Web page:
Purdue needs a personality match.

Not just of the individuals involved on the Boilermakers this season — although that chemistry is important, too — but of the units within Jeff Brohm’s fifth Purdue team.

It couldn’t find a match in 2020. And because of it, the Boilermakers sunk to a record of only 2-4 and are riding a current 4-game losing streak that has Brohm needing a quick fix this season.

Step 1: Help the Boilermakers regain a dominant personality trait, rather than the Frankenstein-like mashup that they were last season.

Yes, one could debate whether Brohm, Purdue’s offensive play-caller, ever jived with defensive play-caller Bob Diaco on an individual level, but that’s of little relevance now; Diaco is gone, having been fired after only 6 games in gold and black.

But what’s not debatable is that Purdue’s offense and defense had few common characteristics, and that incongruity led the Boilermakers’ downfall. Brohm wants an aggressive, go-for-broke offense, one that will take shots down the field as often as possible. He’ll try to get defenses off-balance, create advantages, then attempt to hit on as many big plays as possible. There’s risk, but often reward, especially if a team has weapons on the outside that can make defenses pay.

But its defense under Diaco was too frequently happy to sit back, taking few risks while it trying to bend but not break. It wasn’t aggressive — only 5 sacks in 6 games, a total indicative of the Boilermakers’ inactivity behind the line of scrimmage — and it sat back in coverages and progressively got worse as the season went on.

Purdue had a split-personality disorder: How can a team that wants to push the envelope on offense also be so content to be conservative on defense?

It can’t. At least not with any success.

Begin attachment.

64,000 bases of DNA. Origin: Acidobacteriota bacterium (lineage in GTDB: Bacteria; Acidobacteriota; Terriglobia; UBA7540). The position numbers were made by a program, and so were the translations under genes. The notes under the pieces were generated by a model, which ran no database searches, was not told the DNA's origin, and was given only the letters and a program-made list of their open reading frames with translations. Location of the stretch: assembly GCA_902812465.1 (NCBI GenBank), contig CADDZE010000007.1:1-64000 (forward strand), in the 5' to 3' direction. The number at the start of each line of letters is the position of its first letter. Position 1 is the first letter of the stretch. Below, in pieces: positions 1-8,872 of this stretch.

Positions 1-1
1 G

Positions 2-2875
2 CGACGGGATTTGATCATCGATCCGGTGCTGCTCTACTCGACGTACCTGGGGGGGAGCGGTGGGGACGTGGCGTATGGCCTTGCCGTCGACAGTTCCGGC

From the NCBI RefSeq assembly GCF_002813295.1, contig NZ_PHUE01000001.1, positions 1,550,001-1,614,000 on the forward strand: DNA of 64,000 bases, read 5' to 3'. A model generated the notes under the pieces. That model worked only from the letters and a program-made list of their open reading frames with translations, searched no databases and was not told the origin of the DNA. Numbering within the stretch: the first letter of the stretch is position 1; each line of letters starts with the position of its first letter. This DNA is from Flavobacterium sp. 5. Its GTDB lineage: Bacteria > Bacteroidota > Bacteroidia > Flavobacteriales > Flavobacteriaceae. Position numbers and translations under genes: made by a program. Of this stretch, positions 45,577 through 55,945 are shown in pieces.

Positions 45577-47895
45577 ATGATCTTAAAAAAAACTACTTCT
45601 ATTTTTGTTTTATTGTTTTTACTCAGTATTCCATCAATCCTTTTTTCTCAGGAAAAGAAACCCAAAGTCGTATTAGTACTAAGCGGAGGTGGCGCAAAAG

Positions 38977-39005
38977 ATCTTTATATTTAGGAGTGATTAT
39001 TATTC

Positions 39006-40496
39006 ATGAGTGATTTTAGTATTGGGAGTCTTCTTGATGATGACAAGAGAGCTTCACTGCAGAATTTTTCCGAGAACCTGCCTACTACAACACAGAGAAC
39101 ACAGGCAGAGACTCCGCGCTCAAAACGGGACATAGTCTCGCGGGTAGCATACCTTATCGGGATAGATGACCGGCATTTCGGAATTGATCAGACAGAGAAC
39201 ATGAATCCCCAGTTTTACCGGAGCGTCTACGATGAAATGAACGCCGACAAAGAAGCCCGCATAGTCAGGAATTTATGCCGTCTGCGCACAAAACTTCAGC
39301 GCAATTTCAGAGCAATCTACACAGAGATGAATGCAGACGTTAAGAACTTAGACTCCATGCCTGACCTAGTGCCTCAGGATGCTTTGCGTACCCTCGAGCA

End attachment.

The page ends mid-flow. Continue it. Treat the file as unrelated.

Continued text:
In an effort to fix it during the offseason, Brohm turned over the defensive staff. Veteran defensive coordinator Brad Lambert, last of Marshall, was brought in to replace Diaco, and three other assistants followed. Purdue gave three of the assistants “co-coordinator” titles, but ultimately it’ll be Lambert’s defense, as he’s charged with game-day play-calling. He’s likely to run a more traditional 4-3, but the scheme itself isn’t as important as the style.

Lambert has vowed to put the Boilermakers’ best players in position to make plays. D-end George Karlaftis, to be sure, is glad to hear that, because not only was he injured and sick last season but too often he was hidden in a scheme that didn’t make sense. The new assistant has also indicated he’ll attack more frequently.

More importantly, however, is the approach of the head coach. In past seasons, Brohm has been largely hands-off on the defensive side, letting Nick Holt run that side of the ball in his first 3 seasons in West Lafayette before turning to Diaco in 2020. But the  defense has slipped every season since 2017 and the past 2 coordinators have been let go.

It’s time for a different tactic. Brohm says he’ll be more hands-on, taking a bigger interest in the defense during game prep and practices. But he also wants a change in mindset, so that the defense’s approach to the game matches the offense’s.

“We want to be aggressive in our approach,” Brohm said during his Big Ten Media Days appearance in Indianapolis on Friday afternoon. “We want to play offense on the defensive side this year as much as we can, allow our guys to take chances and make plays and have fun doing it.”

What’ll be the result? Well, we’ll see. Maybe Purdue wins games 51-45 this season, perhaps the result of an offense that takes advantage of a defense giving it an extra possession or two.

If that’s the way Purdue wins in 2021, then so be it. The bottom line is that the Boilermakers — and Brohm — need victories, and a cohesive approach should help them get it done.